After a career in cooking that took her from her home state of Wisconsin to restaurants in San Francisco and, finally, to the acclaimed kitchens at Fore Street in Portland and the Harraseeket Inn in Freeport, Lindsay Sterling found herself wanting more. Not that she didn’t love cooking — she just wanted to go beyond the borders of the dominant European-American cooking styles she was accustomed to.
“I’ve just always loved, loved, loved foreign foods,” said Sterling, who lives in Freeport with her husband and two children. “I’m kind of insatiably curious. I always want to know how someone in France makes their ratatouille, or the best way to make rice and beans, or Tandoori chicken.”
Sterling, who is also a writer, knew that an Anthony Bourdain-style worldwide foodways journey probably wasn’t in the cards. But what if that kind of culinary adventure could come to her?
“I thought I’d go cook in a Chinese restaurant for six months, but then my writer friends were like, ‘Why don’t you just see if there’s anyone from China or Central America or whatever who’d want to cook with you?’ And that was really the start of it.”
Immigrant Kitchens, Sterling’s ongoing blog and monthly column published in the Portland Phoenix, is now in its fourth year, and has spanned 50 countries and more than 80 immigrant cooks without ever leaving the state of Maine. While she doesn’t work as a restaurant cook anymore, she does spend one day a month cooking with a different person from a different country.
She’s made Afghan lamb, Congolese stewed goat, Vietnamese papaya salad, Romanian polenta with feta, Indian Tandoori chicken and Somalian chapati flatbread, the latter two of which she frequently makes for her family. It’s all made under the helpful tutelage of a huge variety of generous, eager immigrants — all of whom live in Maine.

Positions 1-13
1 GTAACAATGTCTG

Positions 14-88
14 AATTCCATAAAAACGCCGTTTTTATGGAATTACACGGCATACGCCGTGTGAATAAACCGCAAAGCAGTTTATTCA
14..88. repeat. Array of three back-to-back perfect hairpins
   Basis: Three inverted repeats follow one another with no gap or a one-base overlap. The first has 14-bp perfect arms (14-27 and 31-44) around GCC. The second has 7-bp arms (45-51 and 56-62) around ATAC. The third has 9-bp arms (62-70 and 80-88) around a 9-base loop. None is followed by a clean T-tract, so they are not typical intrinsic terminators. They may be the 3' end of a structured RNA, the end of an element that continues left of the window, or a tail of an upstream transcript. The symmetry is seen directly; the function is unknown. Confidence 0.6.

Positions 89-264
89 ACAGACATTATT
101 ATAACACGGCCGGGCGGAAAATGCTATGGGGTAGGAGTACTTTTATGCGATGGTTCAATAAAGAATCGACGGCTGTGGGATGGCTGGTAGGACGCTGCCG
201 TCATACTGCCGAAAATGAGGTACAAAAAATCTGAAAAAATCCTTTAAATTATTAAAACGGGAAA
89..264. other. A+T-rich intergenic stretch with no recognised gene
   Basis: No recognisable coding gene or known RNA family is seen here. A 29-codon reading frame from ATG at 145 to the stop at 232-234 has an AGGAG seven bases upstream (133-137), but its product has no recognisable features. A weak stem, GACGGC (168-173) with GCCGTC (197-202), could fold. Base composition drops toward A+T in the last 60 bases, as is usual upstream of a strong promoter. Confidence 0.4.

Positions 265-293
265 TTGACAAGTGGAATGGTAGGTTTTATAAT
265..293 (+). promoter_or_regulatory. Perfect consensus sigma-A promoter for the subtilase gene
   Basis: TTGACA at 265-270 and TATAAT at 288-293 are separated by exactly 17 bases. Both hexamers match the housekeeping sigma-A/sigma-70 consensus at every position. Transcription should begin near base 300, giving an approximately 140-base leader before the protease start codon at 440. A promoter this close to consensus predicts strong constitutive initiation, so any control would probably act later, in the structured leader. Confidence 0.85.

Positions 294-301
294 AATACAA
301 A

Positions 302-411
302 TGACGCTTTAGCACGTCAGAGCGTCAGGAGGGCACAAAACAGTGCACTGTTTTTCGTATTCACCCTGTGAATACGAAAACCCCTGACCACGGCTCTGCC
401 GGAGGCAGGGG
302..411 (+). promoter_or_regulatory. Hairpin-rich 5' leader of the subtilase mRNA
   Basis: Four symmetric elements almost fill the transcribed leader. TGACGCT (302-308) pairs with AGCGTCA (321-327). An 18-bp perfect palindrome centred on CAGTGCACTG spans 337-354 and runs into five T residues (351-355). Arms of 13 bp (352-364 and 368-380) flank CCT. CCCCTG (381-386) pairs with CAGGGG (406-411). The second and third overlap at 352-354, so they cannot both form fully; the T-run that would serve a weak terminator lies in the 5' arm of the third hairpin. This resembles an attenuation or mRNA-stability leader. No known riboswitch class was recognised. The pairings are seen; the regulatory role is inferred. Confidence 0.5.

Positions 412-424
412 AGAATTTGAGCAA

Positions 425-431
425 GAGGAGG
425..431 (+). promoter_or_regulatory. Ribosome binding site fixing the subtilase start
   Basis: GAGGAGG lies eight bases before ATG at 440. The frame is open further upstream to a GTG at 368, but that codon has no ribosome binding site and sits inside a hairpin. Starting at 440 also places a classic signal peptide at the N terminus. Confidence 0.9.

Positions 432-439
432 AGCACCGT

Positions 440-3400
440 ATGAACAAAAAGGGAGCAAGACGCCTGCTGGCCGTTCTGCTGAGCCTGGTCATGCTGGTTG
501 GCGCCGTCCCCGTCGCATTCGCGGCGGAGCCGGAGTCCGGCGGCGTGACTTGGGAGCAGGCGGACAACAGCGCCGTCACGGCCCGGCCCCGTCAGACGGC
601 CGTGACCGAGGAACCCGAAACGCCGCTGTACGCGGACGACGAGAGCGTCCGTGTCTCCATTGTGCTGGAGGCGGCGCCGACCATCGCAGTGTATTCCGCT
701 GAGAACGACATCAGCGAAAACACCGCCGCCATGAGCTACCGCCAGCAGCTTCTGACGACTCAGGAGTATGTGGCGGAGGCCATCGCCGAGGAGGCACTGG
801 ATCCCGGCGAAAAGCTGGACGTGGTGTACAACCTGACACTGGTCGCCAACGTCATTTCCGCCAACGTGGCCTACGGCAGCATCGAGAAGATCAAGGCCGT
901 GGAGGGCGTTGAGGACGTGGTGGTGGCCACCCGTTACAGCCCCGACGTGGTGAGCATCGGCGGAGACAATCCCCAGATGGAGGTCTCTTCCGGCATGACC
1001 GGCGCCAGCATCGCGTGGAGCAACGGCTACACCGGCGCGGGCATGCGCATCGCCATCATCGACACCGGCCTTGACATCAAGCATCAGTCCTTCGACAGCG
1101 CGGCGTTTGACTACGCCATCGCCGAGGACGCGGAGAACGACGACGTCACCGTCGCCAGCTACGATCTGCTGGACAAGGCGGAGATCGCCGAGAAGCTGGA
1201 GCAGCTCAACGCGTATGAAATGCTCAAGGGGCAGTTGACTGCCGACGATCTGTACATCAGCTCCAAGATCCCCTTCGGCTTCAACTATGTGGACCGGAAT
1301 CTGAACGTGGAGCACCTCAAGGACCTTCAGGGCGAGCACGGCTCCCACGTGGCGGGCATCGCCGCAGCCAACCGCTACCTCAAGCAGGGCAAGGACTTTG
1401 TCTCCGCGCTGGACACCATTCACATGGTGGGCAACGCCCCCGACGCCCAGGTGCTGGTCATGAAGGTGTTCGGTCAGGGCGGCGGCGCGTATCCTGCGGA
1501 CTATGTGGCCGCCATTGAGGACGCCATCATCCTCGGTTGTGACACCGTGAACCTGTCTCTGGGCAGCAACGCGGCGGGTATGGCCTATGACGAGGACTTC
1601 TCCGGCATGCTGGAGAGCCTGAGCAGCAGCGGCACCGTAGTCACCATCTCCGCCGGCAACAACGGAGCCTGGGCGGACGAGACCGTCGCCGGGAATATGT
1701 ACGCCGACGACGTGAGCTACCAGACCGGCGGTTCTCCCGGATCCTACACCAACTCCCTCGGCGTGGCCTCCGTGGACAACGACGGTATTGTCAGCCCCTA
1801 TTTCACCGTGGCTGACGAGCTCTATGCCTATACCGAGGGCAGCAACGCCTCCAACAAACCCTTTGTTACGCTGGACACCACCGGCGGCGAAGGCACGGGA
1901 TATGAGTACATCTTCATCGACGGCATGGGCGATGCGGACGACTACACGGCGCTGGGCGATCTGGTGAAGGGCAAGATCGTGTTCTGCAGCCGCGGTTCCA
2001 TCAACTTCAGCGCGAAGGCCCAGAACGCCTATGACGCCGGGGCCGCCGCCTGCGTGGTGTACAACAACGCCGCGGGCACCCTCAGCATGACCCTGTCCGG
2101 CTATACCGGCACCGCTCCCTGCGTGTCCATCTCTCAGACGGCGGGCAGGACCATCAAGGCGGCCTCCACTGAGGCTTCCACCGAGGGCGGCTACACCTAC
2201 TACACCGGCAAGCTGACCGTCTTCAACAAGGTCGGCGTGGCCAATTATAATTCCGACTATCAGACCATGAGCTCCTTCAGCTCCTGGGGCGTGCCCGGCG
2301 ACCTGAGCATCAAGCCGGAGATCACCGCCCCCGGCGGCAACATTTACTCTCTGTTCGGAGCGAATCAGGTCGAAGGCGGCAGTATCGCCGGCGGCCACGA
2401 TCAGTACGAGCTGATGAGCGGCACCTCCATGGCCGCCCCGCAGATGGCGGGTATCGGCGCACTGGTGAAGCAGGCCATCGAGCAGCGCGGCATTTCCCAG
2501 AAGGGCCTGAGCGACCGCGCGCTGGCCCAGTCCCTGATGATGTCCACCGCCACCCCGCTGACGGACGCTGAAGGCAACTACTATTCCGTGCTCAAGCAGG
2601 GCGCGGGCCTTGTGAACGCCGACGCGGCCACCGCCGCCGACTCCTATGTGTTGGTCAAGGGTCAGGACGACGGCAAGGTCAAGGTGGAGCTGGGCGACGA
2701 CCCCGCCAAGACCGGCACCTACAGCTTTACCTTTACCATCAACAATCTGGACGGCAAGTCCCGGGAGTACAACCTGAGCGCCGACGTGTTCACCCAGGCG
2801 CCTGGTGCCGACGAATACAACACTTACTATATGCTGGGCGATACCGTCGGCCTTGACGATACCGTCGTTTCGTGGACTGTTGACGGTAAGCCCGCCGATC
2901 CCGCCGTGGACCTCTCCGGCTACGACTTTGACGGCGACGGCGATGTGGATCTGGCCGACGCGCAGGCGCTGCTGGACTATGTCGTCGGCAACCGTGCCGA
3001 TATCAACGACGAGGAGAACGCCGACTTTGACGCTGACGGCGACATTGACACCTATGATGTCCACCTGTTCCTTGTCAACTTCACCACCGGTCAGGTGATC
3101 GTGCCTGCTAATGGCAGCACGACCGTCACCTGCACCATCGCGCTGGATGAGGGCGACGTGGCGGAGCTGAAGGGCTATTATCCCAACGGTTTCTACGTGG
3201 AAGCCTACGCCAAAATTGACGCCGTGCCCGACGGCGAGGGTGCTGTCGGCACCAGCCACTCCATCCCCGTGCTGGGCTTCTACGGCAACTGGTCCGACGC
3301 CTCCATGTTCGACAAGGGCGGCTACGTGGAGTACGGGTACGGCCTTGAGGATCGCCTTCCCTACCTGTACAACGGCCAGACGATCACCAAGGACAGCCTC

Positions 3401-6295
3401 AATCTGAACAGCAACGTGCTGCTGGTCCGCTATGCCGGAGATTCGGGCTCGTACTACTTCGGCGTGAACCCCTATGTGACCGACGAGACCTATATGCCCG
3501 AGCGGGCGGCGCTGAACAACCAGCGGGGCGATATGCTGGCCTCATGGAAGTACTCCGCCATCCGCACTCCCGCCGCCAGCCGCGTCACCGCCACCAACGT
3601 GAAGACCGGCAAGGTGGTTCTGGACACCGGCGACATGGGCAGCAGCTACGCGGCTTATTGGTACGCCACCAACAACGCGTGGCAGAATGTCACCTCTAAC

“Who knew you could find all these people here? But they start to come out of the woodwork, once you start asking around,” said Sterling. “The first person I asked was a woman who worked at Starbucks. I noticed her accent, and soon enough, she was teaching me how to make Thai food. It’s really been incredible.”
Sterling writes with enthusiasm and sensitivity; she recounts the kindness with which her Afghan host taught her to source and cook lamb, the discussing of cultural differences in dress with her Somalian host, the story of bravery and immigration from the Cambodian woman she cooked with.
“I used to ask, ‘Can I actually find immigrants here in Maine?’ Now my question is, ‘Wow, can I actually cook in every country in the world?’” said Sterling. “I don’t know. Maybe not. There are a few countries that will probably be pretty hard. I still want to cook with some people from countries that are in the news, like Egypt and Libya and Syria. But that’s the path I’m on.”
In addition to her column, which appears online at immigrantkitchens.com and once a month in the Portland Phoenix, Sterling hosts monthly international cooking classes at the Freeport Community Center, often with immigrants with whom she has cooked teaching alongside her. To stay up to date on her upcoming classes, visit her blog at immigrantkitchens.com.